Yes you can refuse a field sobriety test. There is not a requirement that a person must perform a sobriety test. Standard field sobriety tests are very difficult to perform perfectly. Even police officers do not do the complete test while demonstrating the tests to drivers.
Many people either believe they can pass field sobriety tests or think that they have to do them. The police officers usually give drivers the impression that the officer already believes the driver is fine and this group of exercises is just confirming that by casually offering these difficult balancing tests. The truth is the officer is looking for every single problem he or she can find to add to the police report after the driver is arrested for DUI or DWI.
Refusing Breathalyzer in Texas
First of all the breathalyzer is not the small handheld tester that is offered on the roadside. That is called a portable breath test (PBT). It is not admissible in court. The police use it to decide if a driver is close to a .08 blood alcohol content.
Refusing a breath test in Texas has consequences for a driver’s license. Refusing a breath test can result in a driver’s license suspension. The length of the DPS suspension whether refusing or failing the breath test (or blood) depends on different factors such as:
- Is the driver under 21?
- Has the driver had an alcohol stop DL issue in the last 10 years?
- Does the driver have a commercial DL?
- Was the driver operating a commercial vehicle at over .04 BAC?
- Did the driver refuse breath and blood tests?
- Did the driver consent to the test and fail by .08 result or higher?
Basically a suspension occurs when a driver:
- Refuse to take or fail to complete a blood or breath test, or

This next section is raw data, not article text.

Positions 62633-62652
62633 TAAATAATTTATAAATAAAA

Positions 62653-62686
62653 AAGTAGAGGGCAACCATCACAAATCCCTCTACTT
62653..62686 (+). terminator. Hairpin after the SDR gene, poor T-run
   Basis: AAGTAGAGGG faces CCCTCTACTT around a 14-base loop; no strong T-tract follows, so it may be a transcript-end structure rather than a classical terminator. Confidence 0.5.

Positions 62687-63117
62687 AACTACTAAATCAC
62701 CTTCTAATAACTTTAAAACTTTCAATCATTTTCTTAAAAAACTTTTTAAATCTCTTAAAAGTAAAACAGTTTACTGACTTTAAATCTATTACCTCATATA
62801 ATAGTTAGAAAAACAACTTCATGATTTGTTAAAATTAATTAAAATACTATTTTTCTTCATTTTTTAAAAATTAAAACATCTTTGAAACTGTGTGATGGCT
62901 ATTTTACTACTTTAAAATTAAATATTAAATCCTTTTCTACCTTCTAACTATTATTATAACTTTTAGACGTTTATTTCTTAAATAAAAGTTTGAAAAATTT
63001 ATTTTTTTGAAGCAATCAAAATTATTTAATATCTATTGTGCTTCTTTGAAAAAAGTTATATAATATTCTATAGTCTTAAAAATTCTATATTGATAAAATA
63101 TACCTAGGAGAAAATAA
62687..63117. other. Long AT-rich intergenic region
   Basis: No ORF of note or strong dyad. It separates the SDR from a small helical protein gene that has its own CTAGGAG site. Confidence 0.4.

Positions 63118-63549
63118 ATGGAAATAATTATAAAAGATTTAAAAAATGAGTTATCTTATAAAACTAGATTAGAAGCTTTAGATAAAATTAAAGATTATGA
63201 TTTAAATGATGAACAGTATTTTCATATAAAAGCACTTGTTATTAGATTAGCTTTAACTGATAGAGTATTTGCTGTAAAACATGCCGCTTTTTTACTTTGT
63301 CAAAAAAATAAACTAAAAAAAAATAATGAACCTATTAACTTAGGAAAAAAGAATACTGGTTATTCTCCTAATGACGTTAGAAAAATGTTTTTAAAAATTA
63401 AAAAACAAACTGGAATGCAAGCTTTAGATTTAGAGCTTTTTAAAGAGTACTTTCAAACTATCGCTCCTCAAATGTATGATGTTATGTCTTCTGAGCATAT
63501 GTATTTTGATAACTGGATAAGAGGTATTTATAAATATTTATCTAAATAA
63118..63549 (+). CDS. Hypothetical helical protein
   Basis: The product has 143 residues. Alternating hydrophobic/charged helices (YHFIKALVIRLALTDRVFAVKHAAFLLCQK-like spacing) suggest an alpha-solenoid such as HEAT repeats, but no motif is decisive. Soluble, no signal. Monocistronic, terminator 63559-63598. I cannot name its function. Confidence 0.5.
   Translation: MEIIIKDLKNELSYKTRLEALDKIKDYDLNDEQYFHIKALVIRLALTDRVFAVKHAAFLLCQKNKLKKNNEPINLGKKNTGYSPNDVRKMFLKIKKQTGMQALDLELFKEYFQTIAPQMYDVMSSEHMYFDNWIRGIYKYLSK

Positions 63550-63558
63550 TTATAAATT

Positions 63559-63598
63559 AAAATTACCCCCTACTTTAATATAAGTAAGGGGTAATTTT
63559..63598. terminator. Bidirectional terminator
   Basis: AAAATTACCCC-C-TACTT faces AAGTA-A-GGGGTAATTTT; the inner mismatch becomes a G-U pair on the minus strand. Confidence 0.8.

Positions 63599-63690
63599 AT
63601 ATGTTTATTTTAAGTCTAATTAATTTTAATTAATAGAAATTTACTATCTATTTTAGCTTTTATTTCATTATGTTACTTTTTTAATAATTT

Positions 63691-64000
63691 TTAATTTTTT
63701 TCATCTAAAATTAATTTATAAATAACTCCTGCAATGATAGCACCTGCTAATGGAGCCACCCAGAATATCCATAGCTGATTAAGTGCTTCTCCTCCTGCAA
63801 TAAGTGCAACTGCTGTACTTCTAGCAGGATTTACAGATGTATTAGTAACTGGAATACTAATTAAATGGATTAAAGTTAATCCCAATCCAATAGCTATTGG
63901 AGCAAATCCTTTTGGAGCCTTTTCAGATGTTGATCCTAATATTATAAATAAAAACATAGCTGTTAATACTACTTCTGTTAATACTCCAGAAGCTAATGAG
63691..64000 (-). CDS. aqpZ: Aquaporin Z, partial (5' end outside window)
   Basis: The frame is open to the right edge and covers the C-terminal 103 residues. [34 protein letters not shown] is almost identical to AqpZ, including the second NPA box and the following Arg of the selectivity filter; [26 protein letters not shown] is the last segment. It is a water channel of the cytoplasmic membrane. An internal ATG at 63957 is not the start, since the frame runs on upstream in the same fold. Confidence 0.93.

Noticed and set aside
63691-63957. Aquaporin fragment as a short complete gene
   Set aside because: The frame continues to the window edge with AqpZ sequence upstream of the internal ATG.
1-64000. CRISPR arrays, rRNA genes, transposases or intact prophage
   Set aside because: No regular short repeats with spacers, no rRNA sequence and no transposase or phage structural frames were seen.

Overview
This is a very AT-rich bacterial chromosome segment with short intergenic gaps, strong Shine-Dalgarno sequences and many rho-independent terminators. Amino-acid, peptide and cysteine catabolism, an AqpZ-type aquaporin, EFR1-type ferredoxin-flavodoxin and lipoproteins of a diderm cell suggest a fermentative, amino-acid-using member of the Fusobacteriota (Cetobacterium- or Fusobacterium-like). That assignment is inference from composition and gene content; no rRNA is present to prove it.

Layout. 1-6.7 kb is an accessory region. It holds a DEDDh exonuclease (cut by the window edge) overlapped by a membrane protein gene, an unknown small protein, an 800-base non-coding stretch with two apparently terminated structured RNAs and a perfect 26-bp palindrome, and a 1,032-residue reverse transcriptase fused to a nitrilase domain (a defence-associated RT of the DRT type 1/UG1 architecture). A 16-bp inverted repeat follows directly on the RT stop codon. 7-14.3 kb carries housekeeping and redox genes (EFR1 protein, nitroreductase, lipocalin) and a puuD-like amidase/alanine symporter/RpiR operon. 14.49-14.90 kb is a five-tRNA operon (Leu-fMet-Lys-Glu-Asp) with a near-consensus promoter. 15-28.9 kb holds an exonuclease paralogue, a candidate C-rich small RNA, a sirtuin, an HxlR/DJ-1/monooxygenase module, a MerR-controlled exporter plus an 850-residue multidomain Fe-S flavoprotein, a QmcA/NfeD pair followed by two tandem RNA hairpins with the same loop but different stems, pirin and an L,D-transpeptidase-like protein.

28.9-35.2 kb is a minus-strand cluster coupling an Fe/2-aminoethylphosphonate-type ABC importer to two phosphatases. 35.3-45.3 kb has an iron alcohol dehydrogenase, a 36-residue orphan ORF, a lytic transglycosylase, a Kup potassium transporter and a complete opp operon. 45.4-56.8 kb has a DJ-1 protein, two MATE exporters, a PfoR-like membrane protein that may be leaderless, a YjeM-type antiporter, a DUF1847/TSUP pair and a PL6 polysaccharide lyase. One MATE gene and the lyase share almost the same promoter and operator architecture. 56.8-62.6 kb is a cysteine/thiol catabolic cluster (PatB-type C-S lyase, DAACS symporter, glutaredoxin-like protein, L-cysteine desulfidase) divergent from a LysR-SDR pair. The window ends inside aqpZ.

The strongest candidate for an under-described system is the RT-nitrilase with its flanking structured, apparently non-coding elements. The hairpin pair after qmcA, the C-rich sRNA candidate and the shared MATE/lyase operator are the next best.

- Provide a blood or breath test that registers a blood alcohol concentration (BAC) of 0.08% or more while driving a non-commercial motor vehicle, or
- Provide a blood or breath test that registers a blood alcohol concentration (BAC) of 0.04% or more while driving a commercial motor vehicle.
What Happens if I Say no to a Breathalyzer?
In Texas there is no law against refusing a breath or blood test like in some other states. In some jurisdictions outside of Texas it is an additional arrestable offense to refuse a breath or blood test. Many counties in Texas have a system set up where the officer applies for a blood search warrant to draw blood if the driver refuses to consent. This is the case whether the breathalyzer or a blood test is refused.
A blood search warrant requires a sworn affidavit to be typed up or filled out by the cop proving why they have a reason (probable cause) to ask the judge to sign the blood search warrant. Once a warrant is signed, whether it holds up later in court or not, the person will be forced to give blood. If the person refuses to cooperate in a blood draw they can be strapped to the chair. An additional offense of Resisting Search can be added if still uncooperative.
Should You Refuse a Breathalyzer?
If you are positive that you are not even close to a .08 BAC and are way below you may take the breath test. The machines are maintained (or not maintained) by human beings who make mistakes. The breath test machines are calibrated and cared for periodically by someone. There is no guarantee that the machines are accurate and in good working condition. The officer is certainly not going to prove is works fine before he or she has you blow into it at the jail.
Refusing will usually result in a longer suspension at the Administrative License Hearing (ALR). This can be inconvenient in the short run but help with the DWI case in court. Sometimes there is no blood test available to be given at the time of the breath test refusal.
Take a look for more blogs on DUI and DWI topics at http://erictorberson.com